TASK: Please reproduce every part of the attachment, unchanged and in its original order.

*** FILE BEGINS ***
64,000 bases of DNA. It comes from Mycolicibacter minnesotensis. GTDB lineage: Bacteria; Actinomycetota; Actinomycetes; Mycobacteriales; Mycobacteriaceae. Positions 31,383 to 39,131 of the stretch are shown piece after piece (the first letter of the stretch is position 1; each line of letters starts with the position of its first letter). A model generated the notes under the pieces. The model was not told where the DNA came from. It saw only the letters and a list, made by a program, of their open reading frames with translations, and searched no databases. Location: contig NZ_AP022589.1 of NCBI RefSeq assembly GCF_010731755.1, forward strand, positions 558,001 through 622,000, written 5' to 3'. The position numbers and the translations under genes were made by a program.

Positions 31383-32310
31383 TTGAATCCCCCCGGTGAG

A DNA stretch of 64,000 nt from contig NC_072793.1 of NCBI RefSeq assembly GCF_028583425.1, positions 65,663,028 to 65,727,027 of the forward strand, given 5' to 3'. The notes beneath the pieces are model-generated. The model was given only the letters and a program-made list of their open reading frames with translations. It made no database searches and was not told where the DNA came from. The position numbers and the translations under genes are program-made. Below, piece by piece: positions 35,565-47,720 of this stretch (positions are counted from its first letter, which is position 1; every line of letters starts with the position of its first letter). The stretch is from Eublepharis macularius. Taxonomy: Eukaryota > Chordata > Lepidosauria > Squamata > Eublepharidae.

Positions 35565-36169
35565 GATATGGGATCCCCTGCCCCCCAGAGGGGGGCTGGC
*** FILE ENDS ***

64,000 bases of DNA. It comes from Mycolicibacter minnesotensis. GTDB lineage: Bacteria; Actinomycetota; Actinomycetes; Mycobacteriales; Mycobacteriaceae. Positions 31,383 to 39,131 of the stretch are shown piece after piece (the first letter of the stretch is position 1; each line of letters starts with the position of its first letter). A model generated the notes under the pieces. The model was not told where the DNA came from. It saw only the letters and a list, made by a program, of their open reading frames with translations, and searched no databases. Location: contig NZ_AP022589.1 of NCBI RefSeq assembly GCF_010731755.1, forward strand, positions 558,001 through 622,000, written 5' to 3'. The position numbers and the translations under genes were made by a program.

Positions 31383-32310
31383 TTGAATCCCCCCGGTGAG

A DNA stretch of 64,000 nt from contig NC_072793.1 of NCBI RefSeq assembly GCF_028583425.1, positions 65,663,028 to 65,727,027 of the forward strand, given 5' to 3'. The notes beneath the pieces are model-generated. The model was given only the letters and a program-made list of their open reading frames with translations. It made no database searches and was not told where the DNA came from. The position numbers and the translations under genes are program-made. Below, piece by piece: positions 35,565-47,720 of this stretch (positions are counted from its first letter, which is position 1; every line of letters starts with the position of its first letter). The stretch is from Eublepharis macularius. Taxonomy: Eukaryota > Chordata > Lepidosauria > Squamata > Eublepharidae.

Positions 35565-36169
35565 GATATGGGATCCCCTGCCCCCCAGAGGGGGGCTGGC